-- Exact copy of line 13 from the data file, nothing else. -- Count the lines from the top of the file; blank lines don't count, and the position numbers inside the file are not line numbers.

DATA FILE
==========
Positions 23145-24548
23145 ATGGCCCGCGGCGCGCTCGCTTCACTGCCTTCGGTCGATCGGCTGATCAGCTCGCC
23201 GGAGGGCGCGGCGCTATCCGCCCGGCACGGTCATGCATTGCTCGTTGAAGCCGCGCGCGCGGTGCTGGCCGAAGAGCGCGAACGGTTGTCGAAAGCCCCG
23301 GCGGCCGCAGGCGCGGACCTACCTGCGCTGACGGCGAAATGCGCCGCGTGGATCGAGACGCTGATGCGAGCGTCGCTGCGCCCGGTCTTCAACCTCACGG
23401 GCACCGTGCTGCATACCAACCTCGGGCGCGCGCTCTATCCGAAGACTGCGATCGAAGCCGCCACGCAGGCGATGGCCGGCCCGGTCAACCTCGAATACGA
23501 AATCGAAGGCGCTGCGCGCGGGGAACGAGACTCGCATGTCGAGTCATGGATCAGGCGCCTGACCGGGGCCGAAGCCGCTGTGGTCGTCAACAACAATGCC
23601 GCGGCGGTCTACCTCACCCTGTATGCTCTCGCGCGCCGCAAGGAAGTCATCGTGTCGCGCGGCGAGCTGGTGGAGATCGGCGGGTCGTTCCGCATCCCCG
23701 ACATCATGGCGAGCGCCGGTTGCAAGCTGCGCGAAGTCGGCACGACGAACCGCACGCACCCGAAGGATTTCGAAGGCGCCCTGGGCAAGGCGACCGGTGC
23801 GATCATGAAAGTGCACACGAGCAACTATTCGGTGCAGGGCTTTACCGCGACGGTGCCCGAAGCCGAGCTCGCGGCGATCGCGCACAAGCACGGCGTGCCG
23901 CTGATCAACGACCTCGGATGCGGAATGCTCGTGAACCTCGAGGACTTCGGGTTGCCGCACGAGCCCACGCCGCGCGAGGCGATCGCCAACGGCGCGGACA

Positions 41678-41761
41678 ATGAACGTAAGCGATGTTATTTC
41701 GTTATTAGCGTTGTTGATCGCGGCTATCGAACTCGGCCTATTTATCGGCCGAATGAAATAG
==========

41701 GTTATTAGCGTTGTTGATCGCGGCTATCGAACTCGGCCTATTTATCGGCCGAATGAAATAG